The egret rests on the rock at the point in the state park.
A Snowy Egret overlooks the fish in Salton Sea.
The Snowy Egret can usually be found at the Salton Sea and we often see one in our RV park when he stops to visit the pond.  They get a green neon patch on their face and the long plume on their back for breeding season and it was due to the plumes that the Snowy Egret almost became extinct.  In the days previous to the late nineteenth century, the plumes were used for ladies hats and this had to be stopped to save these beautiful birds.
We can see four herons sitting in the trees
Four Great Blue Herons at Salton Sea State Park, CA
The Great Blue Heron can usually be seen any season of the year and they nest here in the springtime.  They are the largest of the herons of North America with a wingspan up to 2m (6.6’) and stand almost as tall as a 6’ person.  They can live in saltwater and fresh water, open coasts, marshes, riverbanks and even backyard fish ponds and we’ve seen that happen while visiting friends in Lake Arrowhead, CA.

White sand along the beach and snowcapped mountains for background.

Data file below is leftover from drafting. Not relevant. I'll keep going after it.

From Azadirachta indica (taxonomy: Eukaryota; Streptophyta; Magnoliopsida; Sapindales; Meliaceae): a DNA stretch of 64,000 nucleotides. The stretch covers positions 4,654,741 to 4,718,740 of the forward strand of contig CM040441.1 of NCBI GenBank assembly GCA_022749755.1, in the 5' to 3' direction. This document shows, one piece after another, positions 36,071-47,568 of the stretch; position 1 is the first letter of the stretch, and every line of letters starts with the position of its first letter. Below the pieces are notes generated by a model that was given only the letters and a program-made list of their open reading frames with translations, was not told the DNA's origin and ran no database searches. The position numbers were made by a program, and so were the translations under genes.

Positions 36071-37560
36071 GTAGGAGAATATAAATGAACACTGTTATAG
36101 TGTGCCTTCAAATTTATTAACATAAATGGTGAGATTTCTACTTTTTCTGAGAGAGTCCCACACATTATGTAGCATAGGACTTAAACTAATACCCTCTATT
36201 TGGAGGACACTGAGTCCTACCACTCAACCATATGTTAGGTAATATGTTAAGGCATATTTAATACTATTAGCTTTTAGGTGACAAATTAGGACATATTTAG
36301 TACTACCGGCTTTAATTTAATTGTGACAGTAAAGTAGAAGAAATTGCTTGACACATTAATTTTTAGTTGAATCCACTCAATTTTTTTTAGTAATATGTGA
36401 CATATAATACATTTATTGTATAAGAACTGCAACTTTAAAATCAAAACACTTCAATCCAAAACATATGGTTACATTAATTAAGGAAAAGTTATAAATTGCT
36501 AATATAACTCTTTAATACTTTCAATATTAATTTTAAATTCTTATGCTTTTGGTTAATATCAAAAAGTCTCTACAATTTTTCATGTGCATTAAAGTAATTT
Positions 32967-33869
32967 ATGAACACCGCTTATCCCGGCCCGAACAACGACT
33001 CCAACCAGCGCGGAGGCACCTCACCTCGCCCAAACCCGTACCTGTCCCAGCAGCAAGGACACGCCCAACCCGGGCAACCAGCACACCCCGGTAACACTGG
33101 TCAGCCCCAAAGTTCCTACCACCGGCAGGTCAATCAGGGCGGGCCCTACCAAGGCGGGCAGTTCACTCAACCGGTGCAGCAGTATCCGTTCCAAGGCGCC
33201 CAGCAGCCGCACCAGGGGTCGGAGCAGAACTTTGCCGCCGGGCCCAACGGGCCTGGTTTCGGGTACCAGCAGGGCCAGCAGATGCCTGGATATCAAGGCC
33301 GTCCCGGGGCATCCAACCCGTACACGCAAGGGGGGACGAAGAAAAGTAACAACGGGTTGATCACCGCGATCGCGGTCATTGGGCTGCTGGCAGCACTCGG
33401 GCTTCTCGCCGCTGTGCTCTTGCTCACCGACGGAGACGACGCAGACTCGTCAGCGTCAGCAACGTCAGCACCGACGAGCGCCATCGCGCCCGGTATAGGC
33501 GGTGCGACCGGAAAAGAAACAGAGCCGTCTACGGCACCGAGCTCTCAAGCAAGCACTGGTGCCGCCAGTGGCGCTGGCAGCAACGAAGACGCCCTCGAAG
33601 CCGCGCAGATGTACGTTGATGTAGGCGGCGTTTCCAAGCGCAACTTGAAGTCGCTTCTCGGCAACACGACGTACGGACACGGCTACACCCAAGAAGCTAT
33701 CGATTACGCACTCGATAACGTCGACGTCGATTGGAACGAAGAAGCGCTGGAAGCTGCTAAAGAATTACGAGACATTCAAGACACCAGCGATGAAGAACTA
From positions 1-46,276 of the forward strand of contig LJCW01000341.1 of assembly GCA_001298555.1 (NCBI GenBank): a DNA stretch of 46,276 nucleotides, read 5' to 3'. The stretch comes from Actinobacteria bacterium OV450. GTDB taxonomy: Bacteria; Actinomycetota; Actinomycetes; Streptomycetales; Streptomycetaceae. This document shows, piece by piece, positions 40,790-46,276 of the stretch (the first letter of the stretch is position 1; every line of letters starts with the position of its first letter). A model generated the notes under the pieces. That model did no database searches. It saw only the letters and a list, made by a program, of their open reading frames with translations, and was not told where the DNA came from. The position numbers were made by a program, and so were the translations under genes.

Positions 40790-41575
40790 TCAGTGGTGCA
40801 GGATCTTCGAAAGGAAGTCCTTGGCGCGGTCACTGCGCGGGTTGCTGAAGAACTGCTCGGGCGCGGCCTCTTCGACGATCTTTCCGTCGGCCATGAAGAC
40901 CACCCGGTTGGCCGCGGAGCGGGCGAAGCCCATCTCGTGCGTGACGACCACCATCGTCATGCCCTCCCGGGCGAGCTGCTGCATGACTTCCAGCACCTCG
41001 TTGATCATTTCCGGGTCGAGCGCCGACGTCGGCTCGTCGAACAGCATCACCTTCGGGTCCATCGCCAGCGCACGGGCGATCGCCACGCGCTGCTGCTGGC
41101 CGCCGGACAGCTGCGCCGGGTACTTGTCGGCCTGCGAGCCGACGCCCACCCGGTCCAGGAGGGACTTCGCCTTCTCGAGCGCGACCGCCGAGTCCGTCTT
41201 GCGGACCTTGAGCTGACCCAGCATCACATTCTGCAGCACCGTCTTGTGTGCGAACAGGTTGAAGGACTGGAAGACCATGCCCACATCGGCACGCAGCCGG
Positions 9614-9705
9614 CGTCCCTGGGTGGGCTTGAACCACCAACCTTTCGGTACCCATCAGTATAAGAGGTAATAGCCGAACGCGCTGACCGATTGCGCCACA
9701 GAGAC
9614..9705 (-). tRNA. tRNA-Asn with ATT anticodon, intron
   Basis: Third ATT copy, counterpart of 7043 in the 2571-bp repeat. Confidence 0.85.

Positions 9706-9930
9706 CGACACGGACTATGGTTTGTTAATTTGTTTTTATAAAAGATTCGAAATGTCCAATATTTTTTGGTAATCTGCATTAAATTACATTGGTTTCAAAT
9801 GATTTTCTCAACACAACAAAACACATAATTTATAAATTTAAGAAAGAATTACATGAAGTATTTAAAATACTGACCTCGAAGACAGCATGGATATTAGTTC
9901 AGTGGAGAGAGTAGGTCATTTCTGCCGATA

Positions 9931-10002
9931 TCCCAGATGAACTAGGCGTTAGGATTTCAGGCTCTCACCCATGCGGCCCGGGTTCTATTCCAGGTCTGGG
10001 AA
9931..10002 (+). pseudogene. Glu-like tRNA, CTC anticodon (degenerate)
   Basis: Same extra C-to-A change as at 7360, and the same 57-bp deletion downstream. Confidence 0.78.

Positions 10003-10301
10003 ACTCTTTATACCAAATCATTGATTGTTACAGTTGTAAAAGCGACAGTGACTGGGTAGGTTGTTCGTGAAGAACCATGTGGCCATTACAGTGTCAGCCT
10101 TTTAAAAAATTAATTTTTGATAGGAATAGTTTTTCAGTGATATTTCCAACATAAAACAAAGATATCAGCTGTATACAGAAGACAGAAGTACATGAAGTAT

Snowcapped mountains surround the Salton Sea, CA
I had read that pelicans are among the thousands of birds that flock to the Salton Sea so I am anxious to see some of them on our adventure of the day.  We had seen both brown and white pelicans on our travels on the Texas waterfront a few years ago and have seen a few white ones as they’d passed through Kamloops, BC but I was hoping to see a lot more of them today.

The white pelicans are gathered together at the waters edge
Flock of White Pelicans at the Salton Sea, CA
I was not disappointed in my pelican search!  What was a white mass of birds way down on a secluded part of the beach turned out to be a flock of Great White Pelicans.  I stayed far enough off the water’s edge behind some shrubs so as not to disturb them as I made my way down there, found myself a good hiding spot and took 160 photos within minutes. To say I was excited would be an understatement!